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Sumatriptan use while Breastfeeding

Medically reviewed by Last updated on Dec 11, 2023.

Drugs containing Sumatriptan: Imitrex, Zecuity, Treximet, Tosymra, Imitrex Statdose, Imitrex Nasal, Onzetra Xsail, Alsuma, Sumavel DosePro, Zembrace SymTouch

Sumatriptan Levels and Effects while Breastfeeding

Summary of Use during Lactation

Because of the low levels of sumatriptan in breastmilk, amounts ingested by the infant are small. It also has poor oral bioavailability, further decreasing infant exposure to the drug. Some authors have suggested that withholding breastfeeding for 8 hours after a single subcutaneous injection would virtually eliminate infant exposure to the drug.[1] The manufacturer recommends withholding breastfeeding for 12 hours after a dose. Withholding breastfeeding might be helpful in extreme cases, such as in the mother of a preterm infant, but sumatriptan would not be expected to cause any adverse effects in most breastfed infants. Painful, burning nipples and breast pain have been reported after doses of sumatriptan and other triptans. This has occasionally been accompanied by a decrease in milk production.

Drug Levels

Maternal Levels. Five women who had been breastfeeding for 11 to 28 weeks received a single dose of sumatriptan 6 mg by subcutaneous injection. The peak milk level averaged 87.2 mcg/L (range 62 to 113 mcg/L) and it occurred 2.5 hours (range 1.7 to 3.5 hours) after the dose. The mean half-life in milk was 2.2 hours (range 1.2 to 3.1 hours). The authors calculated that an exclusively breastfed infant would receive 14.4 mcg in breastmilk with this dose, which is 3.5% of the weight-adjusted dosage.[1]

Seven women who were at least 1 month postpartum and used sumatriptan to treat migraine provided one milk sample before the dose, then additional milk samples at 1, 2, 4, 8, 12 and 24 hours after the dose. One mother took a 6 mg dose subcutaneously, two took 20 mg by nasal spray, four took a 50 mg oral dose (including one who used the nasal spray separately), and one mother took 100 mg orally. Peak milk levels did not correlate well with dosage, averaged 59.3 mcg/L (range 24.6 to 112.8 mcg/L) and occurred at 2 to 4 hours after the dose. The average milk level was 23.2 mcg/L (range 7.7 to 50.6 mcg/L) and the half-life in milk averaged 4.9 hours (range 3.6 to 5.9 hours). The average infant’s daily dosage of sumatriptan was 3.5 mcg/kg (range 1.2 to 7.6 mcg/kg) and the weight-adjusted infant dosage averaged 0.7% (range 0.2 to 1.8%) of the maternal dose. [2]

Infant Levels. Relevant published information was not found as of the revision date.

Effects in Breastfed Infants

One author reported correspondence with the drug's manufacturer stating that of 3 women known to the manufacturer who used sumatriptan (dose and route unspecified) during breastfeeding none reported adverse effects on the infants.[3]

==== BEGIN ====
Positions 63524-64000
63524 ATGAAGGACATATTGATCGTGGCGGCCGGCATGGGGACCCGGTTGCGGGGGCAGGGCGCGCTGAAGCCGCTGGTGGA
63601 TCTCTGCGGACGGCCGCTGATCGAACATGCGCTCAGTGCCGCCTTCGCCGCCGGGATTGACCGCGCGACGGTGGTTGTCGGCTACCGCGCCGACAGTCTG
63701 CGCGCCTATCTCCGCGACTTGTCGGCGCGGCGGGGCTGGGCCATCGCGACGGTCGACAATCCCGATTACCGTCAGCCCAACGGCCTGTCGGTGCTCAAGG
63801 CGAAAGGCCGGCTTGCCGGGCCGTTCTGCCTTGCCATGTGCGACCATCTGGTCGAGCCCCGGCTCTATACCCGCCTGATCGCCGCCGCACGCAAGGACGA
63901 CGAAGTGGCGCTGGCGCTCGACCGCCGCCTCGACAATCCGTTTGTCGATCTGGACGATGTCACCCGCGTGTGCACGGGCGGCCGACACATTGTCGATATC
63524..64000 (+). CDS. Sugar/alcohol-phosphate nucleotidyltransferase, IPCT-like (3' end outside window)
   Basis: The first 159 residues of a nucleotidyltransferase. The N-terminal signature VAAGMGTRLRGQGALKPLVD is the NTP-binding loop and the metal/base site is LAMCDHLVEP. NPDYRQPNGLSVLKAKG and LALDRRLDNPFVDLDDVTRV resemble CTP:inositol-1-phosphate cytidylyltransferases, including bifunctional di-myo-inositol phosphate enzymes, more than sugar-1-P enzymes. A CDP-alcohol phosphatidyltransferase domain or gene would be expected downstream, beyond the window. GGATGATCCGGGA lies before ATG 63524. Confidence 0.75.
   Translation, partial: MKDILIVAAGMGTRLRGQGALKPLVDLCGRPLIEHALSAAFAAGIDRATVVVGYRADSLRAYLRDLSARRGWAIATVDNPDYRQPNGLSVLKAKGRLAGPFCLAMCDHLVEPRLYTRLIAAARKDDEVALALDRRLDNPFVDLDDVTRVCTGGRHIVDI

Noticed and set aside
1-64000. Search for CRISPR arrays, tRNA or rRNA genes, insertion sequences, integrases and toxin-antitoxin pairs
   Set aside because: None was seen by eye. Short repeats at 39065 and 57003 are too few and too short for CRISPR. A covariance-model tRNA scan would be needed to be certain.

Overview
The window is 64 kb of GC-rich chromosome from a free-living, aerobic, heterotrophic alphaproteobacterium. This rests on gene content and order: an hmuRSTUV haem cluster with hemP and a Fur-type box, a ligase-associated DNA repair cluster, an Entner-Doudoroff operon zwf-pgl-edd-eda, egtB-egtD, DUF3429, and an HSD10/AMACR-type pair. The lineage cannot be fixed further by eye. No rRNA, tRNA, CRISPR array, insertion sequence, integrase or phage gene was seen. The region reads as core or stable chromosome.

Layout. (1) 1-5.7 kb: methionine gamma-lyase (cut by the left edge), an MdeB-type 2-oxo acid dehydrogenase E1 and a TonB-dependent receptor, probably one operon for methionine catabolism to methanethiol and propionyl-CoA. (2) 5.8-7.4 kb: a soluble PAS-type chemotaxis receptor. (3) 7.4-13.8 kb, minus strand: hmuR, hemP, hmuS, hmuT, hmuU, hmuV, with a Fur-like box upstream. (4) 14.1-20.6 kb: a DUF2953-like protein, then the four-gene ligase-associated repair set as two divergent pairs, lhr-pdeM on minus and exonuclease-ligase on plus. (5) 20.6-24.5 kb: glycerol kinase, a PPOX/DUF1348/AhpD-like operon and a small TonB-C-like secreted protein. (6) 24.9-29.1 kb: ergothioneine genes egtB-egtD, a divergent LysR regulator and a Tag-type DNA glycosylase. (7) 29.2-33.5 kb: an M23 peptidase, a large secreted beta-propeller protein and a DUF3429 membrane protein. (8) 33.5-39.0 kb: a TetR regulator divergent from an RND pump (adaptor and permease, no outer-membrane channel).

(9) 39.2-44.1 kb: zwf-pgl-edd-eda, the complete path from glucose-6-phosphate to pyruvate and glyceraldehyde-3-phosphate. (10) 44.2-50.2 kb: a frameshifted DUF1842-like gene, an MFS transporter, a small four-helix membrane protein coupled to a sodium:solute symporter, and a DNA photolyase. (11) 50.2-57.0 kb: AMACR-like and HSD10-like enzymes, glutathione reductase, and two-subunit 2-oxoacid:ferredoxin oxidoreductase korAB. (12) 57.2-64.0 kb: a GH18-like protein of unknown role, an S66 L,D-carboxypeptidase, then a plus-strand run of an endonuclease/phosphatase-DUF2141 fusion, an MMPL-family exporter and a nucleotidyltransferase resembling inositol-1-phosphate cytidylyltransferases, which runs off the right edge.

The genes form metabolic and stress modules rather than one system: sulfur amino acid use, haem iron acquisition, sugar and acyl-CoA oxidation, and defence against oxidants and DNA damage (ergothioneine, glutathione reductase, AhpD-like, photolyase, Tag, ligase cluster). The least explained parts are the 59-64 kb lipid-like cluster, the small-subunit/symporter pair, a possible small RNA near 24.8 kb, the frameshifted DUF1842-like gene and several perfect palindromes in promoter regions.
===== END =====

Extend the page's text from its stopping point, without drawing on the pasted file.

Effects on Lactation and Breastmilk

One author reported correspondence with the drug's manufacturer stating that 1 woman who used a single injection of sumatriptan (dose unspecified) during breastfeeding had a cessation of lactation.[3]

A review of four European adverse reaction databases found 26 reported cases of, painful, burning nipples, painful breasts, breast engorgement and/or painful milk ejection in women who took a triptan while nursing. Pain was sometimes intense and occasionally led to decreased milk production. Pain generally subsided with time as the drug was eliminated. The authors proposed that triptans may cause vasoconstriction of the arteries in the breast, nipples, and the arteries surrounding the alveoli and milk ducts, causing a painful sensation and a painful milk ejection reflex.[4]

Alternate Drugs to Consider

Eletriptan, Rizatriptan, Zolmitriptan


Wojnar-Horton RE, Hackett LP, Yapp P, et al. Distribution and excretion of sumatriptan in human milk. Br J Clin Pharmacol 1996;41:217-21. [PubMed: 8866921]
Amundsen S, Nordeng H, Fuskevåg OM, et al. Transfer of triptans into human breast milk and estimation of infant drug exposure through breastfeeding. Basic Clin Pharmacol Toxicol 2021;128:795-804. [PubMed: 33730376]
Kristensen J. Sumatriptan and breastfeeding. Aust J Hosp Pharm 1996;26:460. Letter.
Conijn M, Maas V, van Tuyl M, et al. Breastfeeding-related adverse drug reactions of triptans: A descriptive analysis using four pharmacovigilance databases. Breastfeed Med 2024. [PubMed: 38563407]

Substance Identification

Substance Name


CAS Registry Number


Drug Class

Breast Feeding


Milk, Human

Serotonin Receptor Agonists

Serotonin 5-HT1 Receptor Agonists


Vasoconstrictor Agents

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Further information

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